3.9 A Singular Mind

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Thomas craved the Megacosm with a psychotic level of need.

If he could access an internet of Earth, that might fill the void in his mind. Or a crowd of people whose minds he could feast upon. Even slaves. He wasn't picky. He'd even settle for a pack of wild zoved. Let them devour his flesh, if only he could experience something new and different.

Every second, every millisecond, every nanosecond, was an eternity of too little input. He yearned for new information. He shook with longing.

The slimy stones he was propped against gave him a little bit. So did the chilly, damp air. He couldn't see or hear, because a thick wrap muffled sounds and blocked his vision. But his nose and mouth were exposed, so he could smell and taste.

His environment was odoriferous. It was mostly his own filth.

His jailers, whoever they were, had a solid understanding of how to torture a mind reader with deprivation. They must be Torth. They almost certainly had to be. Otherwise someone friendly would have rescued him by now.

Was Cherise still alive? What about Kessa? What had happened to that inquisitive adolescent, Varktezo? Alex and Margo were probably dead from their wounds. They'd been dying, the last time Thomas had seen them.

But he didn't know for certain.

So many unknowns seemed obscene, to Thomas. Desperate for answers—for anything, really—he tried to ascend into the Megacosm. Sometimes, rarely, he managed to claw his way into someone's mental audience for a second or two, until they recognized his gigantic mind and his uncouth despair. Then they cast him out. A bedraggled orphan with festering wounds, starved and dying, was unwelcome among the gods. Nobody wanted to experience the devastating, incessant, lonely, tortuous curiosity that had become his existence.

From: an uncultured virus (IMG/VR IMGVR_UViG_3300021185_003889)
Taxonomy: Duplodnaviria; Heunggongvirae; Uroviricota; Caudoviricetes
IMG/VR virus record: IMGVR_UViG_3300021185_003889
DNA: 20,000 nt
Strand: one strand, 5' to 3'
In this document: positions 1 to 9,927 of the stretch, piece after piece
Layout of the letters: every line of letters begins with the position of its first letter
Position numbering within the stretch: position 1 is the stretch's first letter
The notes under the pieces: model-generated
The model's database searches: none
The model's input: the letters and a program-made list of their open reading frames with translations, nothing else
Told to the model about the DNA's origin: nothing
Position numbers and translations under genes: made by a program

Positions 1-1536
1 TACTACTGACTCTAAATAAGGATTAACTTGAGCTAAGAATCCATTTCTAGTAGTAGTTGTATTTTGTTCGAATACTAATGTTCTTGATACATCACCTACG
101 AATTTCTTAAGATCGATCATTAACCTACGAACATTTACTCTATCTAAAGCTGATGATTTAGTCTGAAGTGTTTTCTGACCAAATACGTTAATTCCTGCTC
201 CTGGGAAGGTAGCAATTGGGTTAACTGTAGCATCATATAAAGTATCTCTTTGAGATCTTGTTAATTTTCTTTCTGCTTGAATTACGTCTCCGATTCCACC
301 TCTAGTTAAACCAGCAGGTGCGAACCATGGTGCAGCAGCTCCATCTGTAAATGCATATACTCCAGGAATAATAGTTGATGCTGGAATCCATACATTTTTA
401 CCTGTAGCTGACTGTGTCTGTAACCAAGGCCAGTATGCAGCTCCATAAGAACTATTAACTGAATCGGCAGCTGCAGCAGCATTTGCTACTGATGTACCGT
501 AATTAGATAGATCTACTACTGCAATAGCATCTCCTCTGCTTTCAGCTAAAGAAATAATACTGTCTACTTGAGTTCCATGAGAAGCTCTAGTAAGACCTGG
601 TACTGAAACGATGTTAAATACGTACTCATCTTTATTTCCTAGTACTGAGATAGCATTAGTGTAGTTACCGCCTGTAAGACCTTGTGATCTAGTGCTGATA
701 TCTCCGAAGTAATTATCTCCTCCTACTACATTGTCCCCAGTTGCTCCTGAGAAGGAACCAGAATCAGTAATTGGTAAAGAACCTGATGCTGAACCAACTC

How the Upward Governess must gloat whenever he showed up. At random—three times, now—she had granted him a nanosecond of her enveloping attention.

A crumb. It was never enough.

She didn't seem to be gloating overmuch, but her furtive curiosity was probably just a scheme to drive Thomas insane. After nearly two weeks of unending deprivation, he still had hope, because he couldn't guess whether his friends were alive or not.

It was hard to believe that most sapients endured their entire lives in such ignorance. 

He gave up on his latest attempt to ascend. It was growing more and more futile, and what was the point, anyway? He hardly soaked up any news during his forays, except for glimpses of fiery explosions. The Torth were carpet bombing the dead city.

His last clean-up, injection, and meal had ended seven hours, twelve minutes, and forty seconds ago. There would be another service visit soon. 

The bland prison gruel was disgusting, but Thomas had nothing else to look forward to. The mysterious service visits were his only source of new input, aside from his useless and sporadic jumps into the Megacosm.

Since Thomas contained the collective experiences of millions of different tastebuds tasting different foods, he was certain that the gruel was mushroom-based. That made it anomalous for a Torth prison. When Torth fed their prisoners—if they got fed—it was usually a paste made from ground-up alien crickets, or else it was semi-nutritious alien dung.

Thomas was cataloguing every anomaly he came across. He struggled to find patterns, reshuffling the puzzle pieces, desperate to glean something—a morsel, a tidbit, anything new—from his environment. He had to learn. He craved knowledge more than any shipwrecked sailor had ever craved water and food.

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